What is STOUR? I see it a lot in Petropoulos' papers, but I cannot find anything with google

STOUR is a propretiary software from JPL which searches "in a grid" for good fly-by sequences.

Roughly works like this: it grids the planet positions. It computes all Lambert arcs between the gridded positions during a tree search. It returns good "close to ballistic" trajectories, candidates to be transformed into low-thrust.

Not sure you already looked into this: http://www.esa.int/gsp/ACT/doc/ARI/ARI%20Study%20Report/ACT-RPT-MAD-ARI-05-4106-Spiral%20Trajectories%20in%20Global%20Optimisation.pdf

You will see there that, for single revs the pork chops landscape does not change much using expsin w.r.t. Lambert arcs. After we have a good code in place, I would like to reobtain that result as a first check.

But it does not yet compute all the solutions for 0<N<Nmax

Does it still admit 2∗N+1 solutions? I'm having trouble conceptualizing it for exponential sinusoids. And I'll try to reason about how to find Nmax soon.

Interesting question. I guess you need to look to the $tof, \gamma$ plots to have an answer. I could not find much to say theoretically.

I'm confused as to how the Lambert solver will fit into the Multi-LTGA problem... Is it assumed that there is an impulse during a swingby?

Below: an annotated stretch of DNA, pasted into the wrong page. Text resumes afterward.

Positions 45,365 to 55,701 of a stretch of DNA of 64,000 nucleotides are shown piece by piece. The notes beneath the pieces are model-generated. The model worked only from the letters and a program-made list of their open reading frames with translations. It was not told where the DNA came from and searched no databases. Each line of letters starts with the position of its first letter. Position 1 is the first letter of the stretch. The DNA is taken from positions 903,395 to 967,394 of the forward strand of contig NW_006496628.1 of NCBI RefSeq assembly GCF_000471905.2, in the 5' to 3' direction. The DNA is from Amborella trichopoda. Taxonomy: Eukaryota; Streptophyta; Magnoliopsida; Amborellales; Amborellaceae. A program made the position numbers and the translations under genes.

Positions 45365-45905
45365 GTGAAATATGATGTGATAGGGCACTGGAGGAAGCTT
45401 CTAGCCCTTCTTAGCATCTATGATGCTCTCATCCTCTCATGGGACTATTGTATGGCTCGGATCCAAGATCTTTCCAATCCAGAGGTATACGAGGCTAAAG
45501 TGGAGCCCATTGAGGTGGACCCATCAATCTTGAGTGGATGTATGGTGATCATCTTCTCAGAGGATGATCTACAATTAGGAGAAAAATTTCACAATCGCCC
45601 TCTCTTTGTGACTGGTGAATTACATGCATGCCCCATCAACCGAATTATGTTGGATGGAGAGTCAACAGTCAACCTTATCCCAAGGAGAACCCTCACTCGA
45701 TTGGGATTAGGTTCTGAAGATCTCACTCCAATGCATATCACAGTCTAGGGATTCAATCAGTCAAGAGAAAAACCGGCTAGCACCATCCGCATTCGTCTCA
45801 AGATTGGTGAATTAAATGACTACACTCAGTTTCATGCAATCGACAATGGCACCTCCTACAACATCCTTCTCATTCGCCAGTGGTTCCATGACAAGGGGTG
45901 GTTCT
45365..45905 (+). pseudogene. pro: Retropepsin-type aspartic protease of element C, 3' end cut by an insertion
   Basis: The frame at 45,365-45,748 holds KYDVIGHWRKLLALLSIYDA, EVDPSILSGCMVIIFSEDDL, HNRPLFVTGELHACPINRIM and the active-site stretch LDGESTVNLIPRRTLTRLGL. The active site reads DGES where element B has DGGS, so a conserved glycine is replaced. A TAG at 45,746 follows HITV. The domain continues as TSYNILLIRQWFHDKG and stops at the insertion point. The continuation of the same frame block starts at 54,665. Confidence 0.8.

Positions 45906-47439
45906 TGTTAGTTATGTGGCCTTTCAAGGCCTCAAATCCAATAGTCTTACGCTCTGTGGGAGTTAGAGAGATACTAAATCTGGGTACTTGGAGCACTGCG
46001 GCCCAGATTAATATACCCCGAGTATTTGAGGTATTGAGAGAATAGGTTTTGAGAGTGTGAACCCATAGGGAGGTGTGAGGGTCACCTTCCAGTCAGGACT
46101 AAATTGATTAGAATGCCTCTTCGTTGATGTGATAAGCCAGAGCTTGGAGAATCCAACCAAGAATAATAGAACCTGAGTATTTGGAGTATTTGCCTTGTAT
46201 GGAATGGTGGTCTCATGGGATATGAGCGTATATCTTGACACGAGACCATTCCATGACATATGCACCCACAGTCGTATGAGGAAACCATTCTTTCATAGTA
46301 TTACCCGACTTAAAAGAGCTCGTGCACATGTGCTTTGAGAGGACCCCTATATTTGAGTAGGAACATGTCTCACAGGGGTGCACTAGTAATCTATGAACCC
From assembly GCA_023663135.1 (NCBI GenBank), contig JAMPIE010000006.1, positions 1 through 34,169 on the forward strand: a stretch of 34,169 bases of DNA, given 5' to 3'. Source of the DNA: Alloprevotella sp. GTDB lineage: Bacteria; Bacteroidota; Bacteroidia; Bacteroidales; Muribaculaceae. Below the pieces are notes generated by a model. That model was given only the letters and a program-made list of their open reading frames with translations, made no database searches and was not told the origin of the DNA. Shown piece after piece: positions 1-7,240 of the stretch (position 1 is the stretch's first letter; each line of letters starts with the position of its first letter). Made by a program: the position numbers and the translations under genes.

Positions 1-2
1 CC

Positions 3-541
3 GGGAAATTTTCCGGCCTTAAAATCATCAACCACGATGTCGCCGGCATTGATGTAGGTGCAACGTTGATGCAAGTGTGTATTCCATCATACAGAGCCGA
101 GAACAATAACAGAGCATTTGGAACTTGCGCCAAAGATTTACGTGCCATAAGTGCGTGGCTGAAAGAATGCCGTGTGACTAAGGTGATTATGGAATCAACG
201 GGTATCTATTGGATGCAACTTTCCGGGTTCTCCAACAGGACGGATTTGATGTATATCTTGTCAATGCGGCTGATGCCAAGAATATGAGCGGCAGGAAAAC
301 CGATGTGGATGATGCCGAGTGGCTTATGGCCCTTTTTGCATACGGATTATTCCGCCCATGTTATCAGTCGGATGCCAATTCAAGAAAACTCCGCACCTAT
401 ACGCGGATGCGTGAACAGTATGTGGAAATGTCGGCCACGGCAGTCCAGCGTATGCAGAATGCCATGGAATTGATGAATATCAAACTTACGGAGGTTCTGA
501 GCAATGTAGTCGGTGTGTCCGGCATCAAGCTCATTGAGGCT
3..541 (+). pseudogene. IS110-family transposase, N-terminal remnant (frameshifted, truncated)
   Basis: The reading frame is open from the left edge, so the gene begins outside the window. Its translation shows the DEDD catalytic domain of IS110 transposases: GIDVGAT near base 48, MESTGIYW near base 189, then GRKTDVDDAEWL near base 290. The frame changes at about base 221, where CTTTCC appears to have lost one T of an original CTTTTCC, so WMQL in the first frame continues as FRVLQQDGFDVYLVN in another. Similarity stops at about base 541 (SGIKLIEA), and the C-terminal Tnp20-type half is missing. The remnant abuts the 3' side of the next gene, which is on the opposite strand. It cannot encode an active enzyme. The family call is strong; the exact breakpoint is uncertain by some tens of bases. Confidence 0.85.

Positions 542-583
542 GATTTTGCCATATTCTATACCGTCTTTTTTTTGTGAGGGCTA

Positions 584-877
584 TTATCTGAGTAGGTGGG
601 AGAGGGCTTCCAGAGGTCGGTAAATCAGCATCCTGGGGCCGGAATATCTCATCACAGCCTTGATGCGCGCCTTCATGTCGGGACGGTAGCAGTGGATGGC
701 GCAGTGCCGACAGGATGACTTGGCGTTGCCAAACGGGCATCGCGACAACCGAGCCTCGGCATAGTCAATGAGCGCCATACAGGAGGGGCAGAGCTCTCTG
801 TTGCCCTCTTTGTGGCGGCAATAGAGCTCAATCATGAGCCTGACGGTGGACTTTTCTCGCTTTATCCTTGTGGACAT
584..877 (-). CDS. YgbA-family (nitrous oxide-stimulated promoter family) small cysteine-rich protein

I found this in the report, is this usable for finding Nmax ? >a particular heuristic has been implemented: for a given transfer the number

of allowable revolutions can not be larger than the ratio between the transfer time and the

shortest revolution period between the departure celestial body and the target celestial body

of allowable revolutions can not be larger than the ratio between the transfer time and the

shortest revolution period between the departure celestial body and the target celestial body

It is usable, but its only a heuristic and will probably overestimate Nmax

Could Nmax be computed by computing the max and min tof for each N ? Or this would be too slow?

I've been thinking about how to evaluate the quadrature quickly

The √θ˙1 graph is nicely symmetric

My idea is to ignore ϕ and k0 and μ and interpolate between the minima on either side of the origin

and then reconstruct the integral once we have a good polynomial representation of that slice with ϕ, k0, and μ in mind

It might even be possible to cache the interpolating polynomials since the only parameters left to describe it are k1 and k2

I don't know how it will work performance-wise, but we can soon find out!